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I remember the night like it was yesterday. I was just twelve years old and was at cheerleading practice when our team mom pulled me aside in the middle of our routine to let me know that my mom was coming to pick me up. It wasn’t normal to leave practice early, especially that abruptly, but I honestly didn’t think much of it.
My innocent little twelve-year-old self didn’t even fathom the possibility that something was wrong. My twelve-year-old self had no idea that my life would change forever.
You know, it’s funny—I don’t actually remember what happened after that. I don’t really remember my parents telling me the news, and I don’t have any memory of our conversation or how I reacted or any of it. Maybe my mind just blocked it out from my memory because nothing in my life was as near as terrible as what was happening. Or maybe it was just too long ago to remember the details but, after leaving cheerleading practice, the one thing I remember is my parents handing me a little pamphlet to read.
I looked through it on my own and my twelve-year-old naïve self was scared to death that my mom was going to lose all of her hair. Seriously. It sounds so funny to actually say it out loud, and I honestly don’t think I’ve ever told anyone how terrified, sad and scared I was that my mom was going to lose all of her hair, but that’s what the pamphlet told me and that’s the worst thing I thought would happen.
And it seemed like a nightmare.
Up until then, I hadn’t experienced anything terrible in my life. I was lucky. I was extremely fortunate. And little did I know that, seven years later, I would experience the unfathomable.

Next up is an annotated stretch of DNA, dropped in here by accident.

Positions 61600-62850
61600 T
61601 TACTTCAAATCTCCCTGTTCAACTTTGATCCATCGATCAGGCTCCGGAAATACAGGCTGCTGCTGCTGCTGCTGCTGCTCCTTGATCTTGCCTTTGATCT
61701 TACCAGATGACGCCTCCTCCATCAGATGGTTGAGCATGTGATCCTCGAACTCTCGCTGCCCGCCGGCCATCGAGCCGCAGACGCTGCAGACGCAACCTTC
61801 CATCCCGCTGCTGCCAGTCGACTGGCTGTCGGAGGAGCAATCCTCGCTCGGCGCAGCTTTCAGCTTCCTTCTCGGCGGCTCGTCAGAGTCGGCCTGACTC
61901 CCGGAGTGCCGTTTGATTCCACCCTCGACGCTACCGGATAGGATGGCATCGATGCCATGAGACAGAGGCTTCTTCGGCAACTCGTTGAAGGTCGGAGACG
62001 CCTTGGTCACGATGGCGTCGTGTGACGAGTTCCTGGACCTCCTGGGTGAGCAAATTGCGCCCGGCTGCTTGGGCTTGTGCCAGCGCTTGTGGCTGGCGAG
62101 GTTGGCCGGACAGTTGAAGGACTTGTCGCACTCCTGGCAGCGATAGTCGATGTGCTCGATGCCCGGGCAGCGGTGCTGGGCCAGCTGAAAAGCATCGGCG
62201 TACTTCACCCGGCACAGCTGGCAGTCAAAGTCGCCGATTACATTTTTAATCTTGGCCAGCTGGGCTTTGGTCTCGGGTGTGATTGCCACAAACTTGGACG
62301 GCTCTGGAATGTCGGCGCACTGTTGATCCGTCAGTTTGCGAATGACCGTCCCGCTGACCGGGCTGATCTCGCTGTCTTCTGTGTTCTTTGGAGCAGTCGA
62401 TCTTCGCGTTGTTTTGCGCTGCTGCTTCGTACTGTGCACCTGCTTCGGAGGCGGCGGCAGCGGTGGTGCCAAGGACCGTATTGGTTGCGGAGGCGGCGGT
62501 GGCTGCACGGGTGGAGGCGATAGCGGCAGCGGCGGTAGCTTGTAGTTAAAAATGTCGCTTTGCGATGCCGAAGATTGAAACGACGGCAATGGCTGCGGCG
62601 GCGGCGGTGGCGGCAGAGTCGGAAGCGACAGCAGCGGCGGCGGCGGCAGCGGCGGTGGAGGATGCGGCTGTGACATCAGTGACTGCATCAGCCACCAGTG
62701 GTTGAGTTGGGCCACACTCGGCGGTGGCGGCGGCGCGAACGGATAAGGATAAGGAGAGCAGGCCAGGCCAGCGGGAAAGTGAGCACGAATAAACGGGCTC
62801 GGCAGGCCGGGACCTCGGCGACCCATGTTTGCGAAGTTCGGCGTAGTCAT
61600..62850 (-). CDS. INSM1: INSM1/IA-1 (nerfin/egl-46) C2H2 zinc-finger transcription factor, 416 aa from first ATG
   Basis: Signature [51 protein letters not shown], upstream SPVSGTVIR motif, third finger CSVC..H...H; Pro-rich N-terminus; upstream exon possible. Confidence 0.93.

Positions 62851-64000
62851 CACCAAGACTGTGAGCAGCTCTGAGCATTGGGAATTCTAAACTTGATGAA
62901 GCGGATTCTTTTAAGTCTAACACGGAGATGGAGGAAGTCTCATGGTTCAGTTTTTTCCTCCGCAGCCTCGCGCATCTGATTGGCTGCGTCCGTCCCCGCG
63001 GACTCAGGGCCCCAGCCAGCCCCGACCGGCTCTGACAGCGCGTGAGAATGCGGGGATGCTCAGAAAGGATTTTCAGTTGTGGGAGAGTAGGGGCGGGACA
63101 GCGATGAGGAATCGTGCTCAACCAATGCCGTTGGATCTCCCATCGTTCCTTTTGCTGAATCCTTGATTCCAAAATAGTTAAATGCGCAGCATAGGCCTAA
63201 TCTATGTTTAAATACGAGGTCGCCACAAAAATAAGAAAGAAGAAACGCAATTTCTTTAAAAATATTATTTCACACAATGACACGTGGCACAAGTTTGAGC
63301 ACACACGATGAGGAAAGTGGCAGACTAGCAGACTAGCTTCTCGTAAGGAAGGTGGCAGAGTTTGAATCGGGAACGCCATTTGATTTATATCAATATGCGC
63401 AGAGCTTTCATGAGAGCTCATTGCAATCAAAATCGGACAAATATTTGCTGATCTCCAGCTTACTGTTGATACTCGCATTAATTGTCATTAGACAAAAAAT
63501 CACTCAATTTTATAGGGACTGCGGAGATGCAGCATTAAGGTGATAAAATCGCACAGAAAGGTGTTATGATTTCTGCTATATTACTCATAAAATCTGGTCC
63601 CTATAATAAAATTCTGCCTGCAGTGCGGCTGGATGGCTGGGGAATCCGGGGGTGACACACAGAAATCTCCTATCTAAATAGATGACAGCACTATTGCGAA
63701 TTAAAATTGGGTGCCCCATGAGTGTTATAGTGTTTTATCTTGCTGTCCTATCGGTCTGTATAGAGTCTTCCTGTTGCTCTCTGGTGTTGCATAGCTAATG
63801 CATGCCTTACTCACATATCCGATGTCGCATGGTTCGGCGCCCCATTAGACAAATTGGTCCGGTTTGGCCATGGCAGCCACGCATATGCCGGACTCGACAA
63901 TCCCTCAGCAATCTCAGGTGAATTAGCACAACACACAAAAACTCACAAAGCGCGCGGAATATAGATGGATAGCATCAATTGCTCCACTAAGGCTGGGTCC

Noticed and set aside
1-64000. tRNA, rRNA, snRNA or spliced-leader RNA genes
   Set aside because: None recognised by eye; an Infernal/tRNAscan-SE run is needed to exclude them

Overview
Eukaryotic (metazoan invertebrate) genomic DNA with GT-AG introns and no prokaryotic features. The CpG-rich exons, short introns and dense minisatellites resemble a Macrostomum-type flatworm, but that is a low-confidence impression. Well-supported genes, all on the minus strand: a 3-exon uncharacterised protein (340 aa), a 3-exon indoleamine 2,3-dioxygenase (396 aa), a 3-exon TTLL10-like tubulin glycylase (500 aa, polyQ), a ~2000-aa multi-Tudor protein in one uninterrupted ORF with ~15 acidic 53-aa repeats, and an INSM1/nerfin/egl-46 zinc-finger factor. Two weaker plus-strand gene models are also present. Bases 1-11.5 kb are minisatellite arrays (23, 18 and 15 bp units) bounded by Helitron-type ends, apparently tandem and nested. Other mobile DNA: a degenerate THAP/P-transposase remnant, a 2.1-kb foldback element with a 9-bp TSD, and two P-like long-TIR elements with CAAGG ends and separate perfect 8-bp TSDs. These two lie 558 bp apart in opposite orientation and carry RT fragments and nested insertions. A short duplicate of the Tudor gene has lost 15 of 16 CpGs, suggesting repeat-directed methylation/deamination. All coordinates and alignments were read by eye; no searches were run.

My mom had cancer for seven years. It started as colon cancer, got into her lymph nodes years down the road and then spread uncontrollably to the point where there was nothing else doctors could do. There was nothing else we could do to make it stop.
And it’s kind of strange that, looking back, it didn’t really seem like my mom ever had cancer. I don’t have very many memories of her being sick. Either my brain decided to block it all out because it was too terrible for my young brain to fathom, or she did a great job at hiding it. Of course, there were bad moments and terrible moments, and moments when I was scared to death, but, to this day, I feel like my mom was never sick. In a way, I’m so glad that that’s how I remember her.
Everyone says that you should live life without regrets, but through this experience, I do have regrets. I know that I cannot change the past, but what I can do is pass on my story to those of you who may be going through similar circumstances—a parent with cancer or a friend who is sick—or maybe you’re experiencing a life-threatening or terminal illness yourself. I cannot take back the past, and I am not going to dwell on all of the things I wish I had done. But what I can do is learn from my mistakes and pass them on to anyone who wants to listen:
So here they are, the four things I wish I had done differently through my mom’s battle with cancer:
1. Talk it Out
I never talked about cancer. Not with my mom, not with my dad, not with my family or even friends. I think that was my way of pushing it out and hoping it would just disappear. But looking back, I should’ve talked it out.
I’m one to keep it all inside, but talking it out and even writing it out here is so incredibly helpful. It helps me realize my weaknesses in life and helps me improve myself in all aspects of life moving forward.
2. Take Time Off
I went off to college, lived my life to the fullest while I was there and really didn’t even think about cancer. When my mom came home on hospice, she was given two weeks to two months to live and you know what I did?
I stayed in college.
I came home for a short break, and the day after my mom passed, I flew back to Los Angeles to take my finals, just like everyone else.
The following Friday I went to my sorority formal, drank too much because you know, my mom’s funeral was the next day, and hopped on a 6 am flight the following morning to say goodbye to my mom.